Bravo, ISRO !
Launching 104 satellites into space in one rocket called PSLV-C37 is, no doubt, a triumph of India’s space research. It is an achievement on a global scale as well, sort of. While the number of satellites launched is more than three times the previous record for simultaneous launches, set by Russia in 2014, the combined weight of the satellites was a mere 1.3 tonnes, of which a cartography satellite weighed more than 700 kg. The rest were nano-satellites, each weighing a few kilograms.
The Indian National Committee for Space Research, founded in 1962 at the initiative of Jawaharlal Nehru and Vikram Sarabhai, metamorphosed into ISRO in 1969, barely a month after humankind’s first walk on the Moon. Conquest of the final frontier has been a work in progress, for all nations. Two commercial entities, Jeff Bezos’ Blue Origin and Elon Musk’s SpaceX, are serious contenders in the satellite launch business. India’s space programme has been spectacularly low-cost. However, its ability to launch heavy payloads remains limited — anything above four tonnes stumps it. ISRO’s GSLV series of launch vehicles have an indigenous cryogenic engine, after a long delay. But their boosting power remains small. While ISRO must continue indigenous work on rockets, materials, guidance systems, etc, it must proactively source available technology from around the world.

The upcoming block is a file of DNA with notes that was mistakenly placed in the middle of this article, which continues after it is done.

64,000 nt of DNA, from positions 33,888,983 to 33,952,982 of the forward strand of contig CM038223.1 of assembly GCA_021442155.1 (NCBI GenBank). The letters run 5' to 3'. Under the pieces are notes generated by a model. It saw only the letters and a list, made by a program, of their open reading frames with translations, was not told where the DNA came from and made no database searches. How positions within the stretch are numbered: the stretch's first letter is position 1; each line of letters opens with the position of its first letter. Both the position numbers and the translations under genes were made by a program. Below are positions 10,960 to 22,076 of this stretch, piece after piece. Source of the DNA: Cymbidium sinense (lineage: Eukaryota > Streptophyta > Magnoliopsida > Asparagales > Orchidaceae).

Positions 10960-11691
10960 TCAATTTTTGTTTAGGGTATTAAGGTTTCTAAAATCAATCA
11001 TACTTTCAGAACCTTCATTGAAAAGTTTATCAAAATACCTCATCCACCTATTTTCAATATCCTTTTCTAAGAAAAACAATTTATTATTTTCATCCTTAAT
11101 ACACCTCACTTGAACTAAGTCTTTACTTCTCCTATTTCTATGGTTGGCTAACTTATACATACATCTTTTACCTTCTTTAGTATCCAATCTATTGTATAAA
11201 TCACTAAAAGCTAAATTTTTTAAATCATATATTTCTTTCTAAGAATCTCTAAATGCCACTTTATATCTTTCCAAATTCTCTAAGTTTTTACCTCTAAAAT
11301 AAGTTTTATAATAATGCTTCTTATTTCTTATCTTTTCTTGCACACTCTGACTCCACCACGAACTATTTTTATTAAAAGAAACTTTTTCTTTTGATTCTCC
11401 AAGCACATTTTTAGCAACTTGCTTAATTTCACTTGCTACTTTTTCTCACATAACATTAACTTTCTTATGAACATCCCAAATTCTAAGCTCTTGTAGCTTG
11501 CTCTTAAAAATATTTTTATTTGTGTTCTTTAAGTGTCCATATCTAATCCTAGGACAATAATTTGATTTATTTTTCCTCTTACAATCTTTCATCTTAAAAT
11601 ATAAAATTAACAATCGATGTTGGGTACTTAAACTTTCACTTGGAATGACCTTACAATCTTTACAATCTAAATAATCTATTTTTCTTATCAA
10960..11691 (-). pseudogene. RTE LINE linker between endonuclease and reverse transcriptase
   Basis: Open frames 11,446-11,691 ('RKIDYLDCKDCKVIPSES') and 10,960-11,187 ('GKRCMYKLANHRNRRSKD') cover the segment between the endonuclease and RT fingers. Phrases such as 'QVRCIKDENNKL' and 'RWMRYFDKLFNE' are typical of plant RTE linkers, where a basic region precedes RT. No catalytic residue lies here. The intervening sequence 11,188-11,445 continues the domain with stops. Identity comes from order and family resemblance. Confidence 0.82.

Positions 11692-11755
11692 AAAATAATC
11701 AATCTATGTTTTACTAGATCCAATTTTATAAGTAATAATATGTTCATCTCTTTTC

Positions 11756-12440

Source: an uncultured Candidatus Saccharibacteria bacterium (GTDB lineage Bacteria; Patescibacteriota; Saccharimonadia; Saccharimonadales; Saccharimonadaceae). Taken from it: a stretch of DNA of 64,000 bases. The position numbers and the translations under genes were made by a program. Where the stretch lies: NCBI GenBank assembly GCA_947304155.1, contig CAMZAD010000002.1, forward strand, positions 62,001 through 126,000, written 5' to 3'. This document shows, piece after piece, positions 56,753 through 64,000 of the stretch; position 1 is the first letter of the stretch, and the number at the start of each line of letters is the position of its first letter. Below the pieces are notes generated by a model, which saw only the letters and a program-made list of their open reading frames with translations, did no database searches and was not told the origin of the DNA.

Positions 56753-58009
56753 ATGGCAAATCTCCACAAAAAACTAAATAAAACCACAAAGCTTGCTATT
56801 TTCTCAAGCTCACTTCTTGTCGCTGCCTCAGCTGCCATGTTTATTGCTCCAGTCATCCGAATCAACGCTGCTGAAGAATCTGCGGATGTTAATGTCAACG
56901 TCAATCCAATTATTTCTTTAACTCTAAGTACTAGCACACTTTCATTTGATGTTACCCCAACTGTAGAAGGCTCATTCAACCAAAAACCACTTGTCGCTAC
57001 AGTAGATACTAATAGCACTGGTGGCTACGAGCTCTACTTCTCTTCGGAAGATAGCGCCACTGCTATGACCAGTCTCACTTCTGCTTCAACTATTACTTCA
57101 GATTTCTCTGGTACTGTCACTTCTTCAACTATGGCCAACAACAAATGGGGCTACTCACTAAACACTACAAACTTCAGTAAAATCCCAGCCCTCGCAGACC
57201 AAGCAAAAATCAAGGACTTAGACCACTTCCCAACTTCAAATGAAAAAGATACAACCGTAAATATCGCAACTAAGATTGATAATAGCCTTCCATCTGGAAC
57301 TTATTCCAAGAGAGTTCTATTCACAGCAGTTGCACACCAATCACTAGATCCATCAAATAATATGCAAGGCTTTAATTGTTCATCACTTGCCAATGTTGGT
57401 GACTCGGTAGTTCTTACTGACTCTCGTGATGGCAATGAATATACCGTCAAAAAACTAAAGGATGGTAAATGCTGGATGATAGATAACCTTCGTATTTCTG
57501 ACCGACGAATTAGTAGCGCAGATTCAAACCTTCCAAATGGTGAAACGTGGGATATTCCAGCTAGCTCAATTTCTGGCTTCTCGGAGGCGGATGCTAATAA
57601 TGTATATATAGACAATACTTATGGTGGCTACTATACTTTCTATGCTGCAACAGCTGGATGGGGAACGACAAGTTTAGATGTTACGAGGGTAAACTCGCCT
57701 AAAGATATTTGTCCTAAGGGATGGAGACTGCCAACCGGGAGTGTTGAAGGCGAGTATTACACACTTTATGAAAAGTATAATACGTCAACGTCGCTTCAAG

One consequence of India’s nuclear deal with the US has been its membership of the Missile Technology Control Regime (MTCR), secured last year, and liberation from assorted technology-denial sanctions that had been imposed after India’s nuclear tests. As an MTCR member, India’s access to rocket and related technology is much broader than it was, prior to that membership. India must use the new access it has to identify and procure the technologies it needs, to enhance its satellite-launch capability. India can and must stop reliance on foreign launchers for its communication satellites. Further, it must become a significant player in the market for heavier satellites as well. From The Economic Times